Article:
Satisfaction with airlines has declined 2.7 percent in the past year, according to a new American Customer Satisfaction Index report.
Those surveyed said the areas that need improvement are flight crew courtesy, baggage handling and reservations, with seat comfort getting the lowest rating.
Passengers are the most satisfied with the check-in process, and they “appear to have become accustomed to” baggage fees, the report says.
According to the index, the top-ranked airline was Southwest Airlines, which reclaimed the lead from JetBlue Airways — “likely a reflection of low fares and focus on customer service,” according to ACSI. JetBlue and Alaska Airlines tied for second place.
Atlanta-based Delta Air Lines ranked in the middle of the pack, at sixth place out of nine carriers.
Spirit Airlines and Frontier Airlines tied for last place.
“Customer satisfaction is going to be lower for the ultra-low-cost carriers, which are focused more on price than quality, and the scores reflect that,” ACSI managing director David VanAmburg said in a written statement. “As costs rise and seats shrink, a focus on customer service and loyalty will set some airlines apart.”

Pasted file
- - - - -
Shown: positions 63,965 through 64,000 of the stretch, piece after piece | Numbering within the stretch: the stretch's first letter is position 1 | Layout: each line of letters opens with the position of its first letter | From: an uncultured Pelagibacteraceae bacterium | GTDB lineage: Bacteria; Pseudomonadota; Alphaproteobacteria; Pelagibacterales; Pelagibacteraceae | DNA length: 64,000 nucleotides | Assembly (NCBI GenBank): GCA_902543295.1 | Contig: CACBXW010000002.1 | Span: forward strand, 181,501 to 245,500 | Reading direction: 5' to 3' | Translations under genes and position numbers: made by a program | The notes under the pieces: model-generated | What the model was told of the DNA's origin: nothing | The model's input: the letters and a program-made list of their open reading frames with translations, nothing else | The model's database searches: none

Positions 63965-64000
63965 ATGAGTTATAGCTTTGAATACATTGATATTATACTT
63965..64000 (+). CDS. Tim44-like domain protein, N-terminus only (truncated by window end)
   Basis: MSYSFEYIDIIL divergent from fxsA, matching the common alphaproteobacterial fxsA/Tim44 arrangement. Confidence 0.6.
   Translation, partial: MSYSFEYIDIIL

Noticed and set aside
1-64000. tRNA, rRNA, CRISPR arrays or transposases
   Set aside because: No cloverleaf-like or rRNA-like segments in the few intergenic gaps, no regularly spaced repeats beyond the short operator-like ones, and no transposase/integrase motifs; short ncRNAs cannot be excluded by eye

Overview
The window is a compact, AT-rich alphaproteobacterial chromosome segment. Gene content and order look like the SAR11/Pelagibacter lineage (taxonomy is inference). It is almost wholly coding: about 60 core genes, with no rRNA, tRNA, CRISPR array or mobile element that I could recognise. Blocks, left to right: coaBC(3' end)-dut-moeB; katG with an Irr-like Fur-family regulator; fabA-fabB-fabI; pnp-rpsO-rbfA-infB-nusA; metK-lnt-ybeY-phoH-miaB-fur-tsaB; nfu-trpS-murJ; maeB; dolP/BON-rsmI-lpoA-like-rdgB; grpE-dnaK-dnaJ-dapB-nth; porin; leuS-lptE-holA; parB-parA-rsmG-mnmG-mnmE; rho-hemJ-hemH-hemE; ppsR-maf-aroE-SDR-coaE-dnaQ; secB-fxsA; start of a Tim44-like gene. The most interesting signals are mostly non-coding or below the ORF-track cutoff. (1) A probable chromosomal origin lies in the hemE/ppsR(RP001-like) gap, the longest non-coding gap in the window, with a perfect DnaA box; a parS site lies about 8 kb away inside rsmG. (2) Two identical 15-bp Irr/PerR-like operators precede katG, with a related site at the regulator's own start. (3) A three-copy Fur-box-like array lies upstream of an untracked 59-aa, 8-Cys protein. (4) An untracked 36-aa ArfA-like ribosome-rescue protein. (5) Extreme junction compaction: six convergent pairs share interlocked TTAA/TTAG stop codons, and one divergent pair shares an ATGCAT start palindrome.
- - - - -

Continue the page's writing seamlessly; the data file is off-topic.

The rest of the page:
Low fuel prices in 2014-2016 led to a decline in air fares, but more recently increases in jet fuel prices and employees’ pay have driven costs up. The ACSI report noted that competition is limited: 80 percent of the U.S. airline market is controlled by four big airlines: United, American, Delta and Southwest.
The survey found that business travelers are more likely to complain than leisure travelers. More than a third of business travelers said they filed a complaint with the airline, versus 11 percent of leisure travelers. Yet business travelers indicated in the survey that they are more satisfied with airlines.
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